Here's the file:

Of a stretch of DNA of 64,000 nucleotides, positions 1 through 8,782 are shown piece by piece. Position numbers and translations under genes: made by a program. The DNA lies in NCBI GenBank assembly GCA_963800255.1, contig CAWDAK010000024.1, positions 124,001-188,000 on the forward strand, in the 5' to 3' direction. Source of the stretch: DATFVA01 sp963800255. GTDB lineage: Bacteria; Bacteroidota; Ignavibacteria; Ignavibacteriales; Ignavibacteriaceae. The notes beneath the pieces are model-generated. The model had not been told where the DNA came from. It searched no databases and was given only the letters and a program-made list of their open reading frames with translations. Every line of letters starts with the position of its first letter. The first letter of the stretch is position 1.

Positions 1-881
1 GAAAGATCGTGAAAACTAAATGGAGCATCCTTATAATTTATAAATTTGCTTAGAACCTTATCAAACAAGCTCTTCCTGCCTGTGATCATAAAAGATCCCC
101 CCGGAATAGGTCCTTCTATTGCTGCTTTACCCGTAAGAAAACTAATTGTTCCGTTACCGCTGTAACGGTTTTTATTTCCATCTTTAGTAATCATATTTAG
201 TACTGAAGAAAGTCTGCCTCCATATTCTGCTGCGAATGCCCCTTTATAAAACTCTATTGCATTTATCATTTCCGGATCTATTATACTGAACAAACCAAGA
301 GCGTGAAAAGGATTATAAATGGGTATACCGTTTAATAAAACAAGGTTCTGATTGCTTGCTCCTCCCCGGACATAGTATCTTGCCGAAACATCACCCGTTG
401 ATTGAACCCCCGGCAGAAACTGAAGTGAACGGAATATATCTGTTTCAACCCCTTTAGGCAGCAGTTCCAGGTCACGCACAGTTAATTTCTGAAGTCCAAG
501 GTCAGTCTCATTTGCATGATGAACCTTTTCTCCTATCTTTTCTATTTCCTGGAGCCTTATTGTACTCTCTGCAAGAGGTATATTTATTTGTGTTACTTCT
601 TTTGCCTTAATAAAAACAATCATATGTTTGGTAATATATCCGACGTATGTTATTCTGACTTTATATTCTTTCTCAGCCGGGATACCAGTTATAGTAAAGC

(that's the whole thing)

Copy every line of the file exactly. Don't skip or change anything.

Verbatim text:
Of a stretch of DNA of 64,000 nucleotides, positions 1 through 8,782 are shown piece by piece. Position numbers and translations under genes: made by a program. The DNA lies in NCBI GenBank assembly GCA_963800255.1, contig CAWDAK010000024.1, positions 124,001-188,000 on the forward strand, in the 5' to 3' direction. Source of the stretch: DATFVA01 sp963800255. GTDB lineage: Bacteria; Bacteroidota; Ignavibacteria; Ignavibacteriales; Ignavibacteriaceae. The notes beneath the pieces are model-generated. The model had not been told where the DNA came from. It searched no databases and was given only the letters and a program-made list of their open reading frames with translations. Every line of letters starts with the position of its first letter. The first letter of the stretch is position 1.

Positions 1-881
1 GAAAGATCGTGAAAACTAAATGGAGCATCCTTATAATTTATAAATTTGCTTAGAACCTTATCAAACAAGCTCTTCCTGCCTGTGATCATAAAAGATCCCC
101 CCGGAATAGGTCCTTCTATTGCTGCTTTACCCGTAAGAAAACTAATTGTTCCGTTACCGCTGTAACGGTTTTTATTTCCATCTTTAGTAATCATATTTAG
201 TACTGAAGAAAGTCTGCCTCCATATTCTGCTGCGAATGCCCCTTTATAAAACTCTATTGCATTTATCATTTCCGGATCTATTATACTGAACAAACCAAGA
301 GCGTGAAAAGGATTATAAATGGGTATACCGTTTAATAAAACAAGGTTCTGATTGCTTGCTCCTCCCCGGACATAGTATCTTGCCGAAACATCACCCGTTG
401 ATTGAACCCCCGGCAGAAACTGAAGTGAACGGAATATATCTGTTTCAACCCCTTTAGGCAGCAGTTCCAGGTCACGCACAGTTAATTTCTGAAGTCCAAG
501 GTCAGTCTCATTTGCATGATGAACCTTTTCTCCTATCTTTTCTATTTCCTGGAGCCTTATTGTACTCTCTGCAAGAGGTATATTTATTTGTGTTACTTCT
601 TTTGCCTTAATAAAAACAATCATATGTTTGGTAATATATCCGACGTATGTTATTCTGACTTTATATTCTTTCTCAGCCGGGATACCAGTTATAGTAAAGC